Councillor Carolyn Healy, who represents the Ironbridge Gorge ward, said the England-wide body was hoping to install new apparatus along The Wharfage that could be similar to the demountable metal barriers used in Shrewsbury’s Frankwell car park.
She admitted the work on that and other flood defence and mitigation projects would be “disruptive”, but said most people would understand their importance.
Councillor Healy added that Telford & Wrekin Council had allocated money to reduce the risk of drain flooding at Dale End, Coalbrookdale, while properties at Jackfield could use the Flood Resilience Scheme to install individual defences.
In February 2020, the Severn reached its highest levels at Ironbridge since 2000, and Environment Agency temporary barriers were deployed.
Despite being moved by the force of the water, scraping marks in the road surface, the barriers were largely successful in protecting the town.
In July 2020, the government announced an additional £170 million to accelerate the construction of flood defence projects into 2021.
Last month council leader Shaun Davies wrote to Environment Secretary George Eustice MP calling for a permanent flood defence system in Ironbridge, saying this would cost an estimated £40 million.
Updating The Gorge Parish Council, Councillor Healy said: “We are working with the Environment Agency on some flood defence options, in particular along The Wharfage.
“They are keen to investigate the feasibility of a scheme that wouldn’t require the demountable barriers we now, something probably like the Frankwell-type option.”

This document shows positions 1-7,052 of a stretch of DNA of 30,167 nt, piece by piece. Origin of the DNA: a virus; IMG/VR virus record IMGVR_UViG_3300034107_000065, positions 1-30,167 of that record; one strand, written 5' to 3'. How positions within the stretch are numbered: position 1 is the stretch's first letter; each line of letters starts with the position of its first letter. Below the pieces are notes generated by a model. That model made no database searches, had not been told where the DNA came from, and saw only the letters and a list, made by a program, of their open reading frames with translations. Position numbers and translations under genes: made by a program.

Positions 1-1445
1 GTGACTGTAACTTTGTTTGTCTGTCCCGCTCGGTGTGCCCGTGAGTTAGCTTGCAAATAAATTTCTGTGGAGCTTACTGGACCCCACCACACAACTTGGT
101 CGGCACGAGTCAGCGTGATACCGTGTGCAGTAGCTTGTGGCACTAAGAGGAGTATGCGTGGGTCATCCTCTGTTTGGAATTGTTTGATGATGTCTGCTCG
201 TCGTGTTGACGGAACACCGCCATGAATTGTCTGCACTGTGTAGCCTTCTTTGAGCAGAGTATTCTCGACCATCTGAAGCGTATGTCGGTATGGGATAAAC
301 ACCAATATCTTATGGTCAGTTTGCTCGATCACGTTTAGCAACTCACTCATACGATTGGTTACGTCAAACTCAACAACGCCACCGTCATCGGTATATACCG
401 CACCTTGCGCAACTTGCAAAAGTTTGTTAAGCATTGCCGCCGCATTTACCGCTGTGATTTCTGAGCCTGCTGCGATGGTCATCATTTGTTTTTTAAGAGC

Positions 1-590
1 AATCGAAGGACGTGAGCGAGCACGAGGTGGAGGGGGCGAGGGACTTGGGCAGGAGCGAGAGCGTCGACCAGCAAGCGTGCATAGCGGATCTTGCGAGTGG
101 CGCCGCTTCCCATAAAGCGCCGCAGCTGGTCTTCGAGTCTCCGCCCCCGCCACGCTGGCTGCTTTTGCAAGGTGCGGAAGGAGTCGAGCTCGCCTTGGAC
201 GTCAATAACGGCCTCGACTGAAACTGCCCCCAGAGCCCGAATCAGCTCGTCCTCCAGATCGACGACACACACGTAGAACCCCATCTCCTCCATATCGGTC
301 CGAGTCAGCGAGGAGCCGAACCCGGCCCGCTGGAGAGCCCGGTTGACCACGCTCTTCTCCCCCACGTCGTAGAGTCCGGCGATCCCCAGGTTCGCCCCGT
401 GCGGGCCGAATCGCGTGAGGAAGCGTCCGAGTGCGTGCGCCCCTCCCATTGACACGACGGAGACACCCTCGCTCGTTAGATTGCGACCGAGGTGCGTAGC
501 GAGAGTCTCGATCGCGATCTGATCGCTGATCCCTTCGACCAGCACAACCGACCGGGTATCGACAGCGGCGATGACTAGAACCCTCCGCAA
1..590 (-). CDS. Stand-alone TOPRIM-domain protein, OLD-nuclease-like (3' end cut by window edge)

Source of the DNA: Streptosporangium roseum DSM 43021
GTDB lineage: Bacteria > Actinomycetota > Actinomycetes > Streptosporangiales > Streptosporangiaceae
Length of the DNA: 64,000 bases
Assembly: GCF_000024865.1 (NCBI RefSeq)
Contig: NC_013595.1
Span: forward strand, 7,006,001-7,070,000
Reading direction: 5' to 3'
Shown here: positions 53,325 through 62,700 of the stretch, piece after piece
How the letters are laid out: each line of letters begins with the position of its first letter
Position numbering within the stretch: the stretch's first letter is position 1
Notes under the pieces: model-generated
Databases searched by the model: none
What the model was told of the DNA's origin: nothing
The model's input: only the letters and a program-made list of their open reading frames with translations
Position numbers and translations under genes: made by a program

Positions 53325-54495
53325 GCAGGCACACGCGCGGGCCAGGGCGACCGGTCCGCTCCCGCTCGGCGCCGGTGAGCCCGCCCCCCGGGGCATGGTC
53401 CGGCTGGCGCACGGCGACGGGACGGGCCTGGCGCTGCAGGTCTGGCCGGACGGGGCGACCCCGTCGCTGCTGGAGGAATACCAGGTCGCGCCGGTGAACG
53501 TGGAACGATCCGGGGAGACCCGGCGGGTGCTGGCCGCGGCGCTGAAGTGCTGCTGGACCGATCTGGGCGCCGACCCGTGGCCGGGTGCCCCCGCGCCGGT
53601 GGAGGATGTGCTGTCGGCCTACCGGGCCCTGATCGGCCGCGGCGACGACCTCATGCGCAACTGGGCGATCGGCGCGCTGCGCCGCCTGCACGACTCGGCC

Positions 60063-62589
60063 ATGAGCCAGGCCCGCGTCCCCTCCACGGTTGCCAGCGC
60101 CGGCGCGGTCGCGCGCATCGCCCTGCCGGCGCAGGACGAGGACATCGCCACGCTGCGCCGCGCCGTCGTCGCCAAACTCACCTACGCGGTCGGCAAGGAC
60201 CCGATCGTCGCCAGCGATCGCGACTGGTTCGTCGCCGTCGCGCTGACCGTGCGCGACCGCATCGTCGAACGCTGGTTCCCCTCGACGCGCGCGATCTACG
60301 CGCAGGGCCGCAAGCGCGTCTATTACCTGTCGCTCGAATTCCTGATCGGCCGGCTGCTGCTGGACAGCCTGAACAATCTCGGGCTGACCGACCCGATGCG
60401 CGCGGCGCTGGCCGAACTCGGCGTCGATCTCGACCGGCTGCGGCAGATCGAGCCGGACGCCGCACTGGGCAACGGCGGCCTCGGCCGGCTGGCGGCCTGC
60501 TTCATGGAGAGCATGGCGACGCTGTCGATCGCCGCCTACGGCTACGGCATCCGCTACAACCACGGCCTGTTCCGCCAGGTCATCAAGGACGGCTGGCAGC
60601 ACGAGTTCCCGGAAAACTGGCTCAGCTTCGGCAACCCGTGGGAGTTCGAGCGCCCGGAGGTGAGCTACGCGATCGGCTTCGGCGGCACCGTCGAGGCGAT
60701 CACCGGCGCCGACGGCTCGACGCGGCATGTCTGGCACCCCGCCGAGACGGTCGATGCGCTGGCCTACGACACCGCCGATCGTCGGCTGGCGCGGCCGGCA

Frankwell Car Park, in Shrewsbury, is protected by a demountable fence made up of metal slats.
Councillor Healy said: “We need to do some investigation work with the Environment Agency along The Wharfage that will involve digging trial pits. We’re just working out exactly when that’ll happen.
“Similarly we as a council have set aside some capital funding for Dale End in relation to trying to mitigate flooding there, basically to stop water coming up to the surface in all but the very extreme floods.
“That then stops it overtopping into the Severn Trent foul water drains which, obviously, then causes even more problems.
“So there’s still some more work we need to schedule in and I know that’s disruptive but these are flood defence matters and I would hope most people would see that’s really valuable in the long term.
“Hopefully at our next meeting I’ll have more concrete information about that.”
Councillor Jason Stokes asked about flood defences in Jackfield, on the other side of the river and about half a mile down from The Wharfage.
“At the moment I’ve not got details of anything for Jackfield,” Councillor Healy said.
“What we’re looking at with Jackfield is more individual property defences through the Flood Resilience Fund that was related to the previous year’s flooding.
“The Environment Agency aren’t looking for any capital schemes at Jackfield.”